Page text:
In the fall of 1982, the owner and general contractor engaged in a joint effort to push the subcontractors to meet the January 1983 completion date by overmanning and acceleration. The court learned that the owner knew it could not be finished on time and told the general contractor that later completion was acceptable. However, the owner and the general contractor conveyed to the subcontractors that completion by January was crucial. In fact, it was brought out at the trial that the owner even "threatened to black-ball several subcontractors if they did not add workers and make up time."

The project was completed in April 1983. Thereafter, the general contractor, subcontractors and the owner all sued each other for various breaches of contract. Particularly, the subcontractors asserted claims against the owner and the general contractor for the costs of acceleration.

It was easily established in Mobil that the subcontractors' work was accelerated. However, an important issue in the case was whether the general contractor was liable for its subcontractors' acceleration costs. Likening the relationship between the general contractor and the owner to a conspiracy to accelerate, the court was not reluctant to impose liability upon the general contractor for its subcontractors' acceleration costs. In fact, the court divided the liability equally between the owner and the general contractor after finding that they were both at fault for the subcontractors' losses.

Another issue addressed in Mobil was whether the general contractor was entitled to its 5 percent mark-up on the cost of acceleration expenses incurred by its subcontractors. Pursuant to its contract with the owner, the general contractor was entitled to this mark-up for additional work. The court, however, found that the general contractor's participation in the acceleration decision negated its right to recover a mark-up on damages owed to the subcontractors by the owner. The court's reasoning was as follows:

The general contractor should be allowed a markup on subcontractors' acceleration damages only if it tries and fails to prevent the damages. ... A general contractor should stand with the subcontractors and request time extensions and extra payments in the face of acceleration pressures by the owner -- in other words, it should demand an orderly and negotiated resolution of problems.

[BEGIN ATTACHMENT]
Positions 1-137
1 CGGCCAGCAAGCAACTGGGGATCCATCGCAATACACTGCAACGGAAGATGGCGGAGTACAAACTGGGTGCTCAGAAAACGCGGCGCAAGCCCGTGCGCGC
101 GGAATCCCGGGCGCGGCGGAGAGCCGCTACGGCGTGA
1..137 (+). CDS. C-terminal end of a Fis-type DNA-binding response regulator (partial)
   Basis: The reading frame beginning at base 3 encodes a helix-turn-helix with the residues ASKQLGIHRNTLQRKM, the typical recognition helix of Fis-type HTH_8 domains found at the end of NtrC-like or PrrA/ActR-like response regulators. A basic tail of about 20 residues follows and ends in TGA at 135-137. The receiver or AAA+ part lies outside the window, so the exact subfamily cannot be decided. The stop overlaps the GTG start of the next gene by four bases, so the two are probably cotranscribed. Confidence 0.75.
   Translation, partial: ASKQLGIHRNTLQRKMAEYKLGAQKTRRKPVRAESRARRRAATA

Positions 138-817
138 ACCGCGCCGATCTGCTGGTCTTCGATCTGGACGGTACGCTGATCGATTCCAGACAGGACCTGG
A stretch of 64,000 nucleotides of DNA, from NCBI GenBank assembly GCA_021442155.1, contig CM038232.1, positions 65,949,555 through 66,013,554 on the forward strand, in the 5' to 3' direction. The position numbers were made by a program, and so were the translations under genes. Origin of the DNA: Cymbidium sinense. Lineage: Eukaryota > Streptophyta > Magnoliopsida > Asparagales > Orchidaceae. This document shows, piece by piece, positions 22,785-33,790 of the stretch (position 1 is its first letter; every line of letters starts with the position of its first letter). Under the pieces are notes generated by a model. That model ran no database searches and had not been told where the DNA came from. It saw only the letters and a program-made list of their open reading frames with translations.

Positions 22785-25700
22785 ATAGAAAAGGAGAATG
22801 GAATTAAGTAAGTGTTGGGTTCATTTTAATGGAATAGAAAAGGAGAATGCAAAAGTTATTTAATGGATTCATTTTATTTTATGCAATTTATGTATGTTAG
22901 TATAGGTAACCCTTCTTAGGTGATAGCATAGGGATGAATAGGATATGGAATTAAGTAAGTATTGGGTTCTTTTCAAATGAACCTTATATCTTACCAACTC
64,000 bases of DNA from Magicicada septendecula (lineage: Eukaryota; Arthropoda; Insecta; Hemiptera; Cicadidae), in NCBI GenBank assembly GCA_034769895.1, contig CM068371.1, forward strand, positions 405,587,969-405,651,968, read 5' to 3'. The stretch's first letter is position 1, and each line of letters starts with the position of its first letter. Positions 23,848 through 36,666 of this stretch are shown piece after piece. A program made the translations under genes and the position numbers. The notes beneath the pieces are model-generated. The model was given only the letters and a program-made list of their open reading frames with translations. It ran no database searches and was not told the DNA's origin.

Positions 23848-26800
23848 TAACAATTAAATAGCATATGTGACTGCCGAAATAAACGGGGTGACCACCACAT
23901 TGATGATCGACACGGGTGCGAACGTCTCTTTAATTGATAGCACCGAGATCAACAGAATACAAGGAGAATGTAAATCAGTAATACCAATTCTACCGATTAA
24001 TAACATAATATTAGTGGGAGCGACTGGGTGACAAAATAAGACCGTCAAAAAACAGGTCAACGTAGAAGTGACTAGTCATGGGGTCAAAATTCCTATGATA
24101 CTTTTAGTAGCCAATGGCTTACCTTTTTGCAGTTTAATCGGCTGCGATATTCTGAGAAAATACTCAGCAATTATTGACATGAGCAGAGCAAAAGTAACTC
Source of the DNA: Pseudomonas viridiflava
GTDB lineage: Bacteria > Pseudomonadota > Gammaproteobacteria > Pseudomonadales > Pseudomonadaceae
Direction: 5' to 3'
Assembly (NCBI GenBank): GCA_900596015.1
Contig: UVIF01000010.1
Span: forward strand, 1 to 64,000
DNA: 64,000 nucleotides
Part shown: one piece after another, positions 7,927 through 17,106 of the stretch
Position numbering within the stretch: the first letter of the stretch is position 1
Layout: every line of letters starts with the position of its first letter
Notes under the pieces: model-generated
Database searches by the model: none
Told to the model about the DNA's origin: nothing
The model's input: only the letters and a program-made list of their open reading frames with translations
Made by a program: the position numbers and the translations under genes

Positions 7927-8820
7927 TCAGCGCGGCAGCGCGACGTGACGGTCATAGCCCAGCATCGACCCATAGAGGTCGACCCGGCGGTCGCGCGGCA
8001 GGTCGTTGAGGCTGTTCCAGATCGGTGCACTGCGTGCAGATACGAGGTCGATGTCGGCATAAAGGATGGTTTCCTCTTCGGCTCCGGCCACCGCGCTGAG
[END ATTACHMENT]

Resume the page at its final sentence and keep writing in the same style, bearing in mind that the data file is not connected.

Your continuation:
The Mobil case offers a good example of what may constitute acceleration, and it also sends out a warning to general contractors faced with acceleration pressures from the owner.

Before taking sides with the owner and compelling its subcontractors to accelerate, the general contractor should realize that by doing so it may be imposing acceleration liability upon itself that perhaps can be avoided by negotiating the appropriate extensions of time.

Peter Goetz, Esq., is a senior member of the New York- and New Jersey-based law firm of Goetz, Fitzpatrick & Flynn which concentrates its practice in construction and real estate law and related fields. The firm litigates and arbitrates construction and real estate matters throughout the United States and abroad. Goetz is both an attorney and a graduate civil engineer.
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Title Annotation:Construction Corner
Author:Goetz, Peter
Publication:Real Estate Weekly
Date:Oct 9, 1991